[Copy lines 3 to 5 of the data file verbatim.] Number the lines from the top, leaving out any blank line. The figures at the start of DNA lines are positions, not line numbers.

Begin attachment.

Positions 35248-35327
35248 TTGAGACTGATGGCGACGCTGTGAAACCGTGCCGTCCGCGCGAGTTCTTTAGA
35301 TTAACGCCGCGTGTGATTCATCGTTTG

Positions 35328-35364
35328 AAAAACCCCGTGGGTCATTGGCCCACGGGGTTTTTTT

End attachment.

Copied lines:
35301 TTAACGCCGCGTGTGATTCATCGTTTG

Positions 35328-35364
35328 AAAAACCCCGTGGGTCATTGGCCCACGGGGTTTTTTT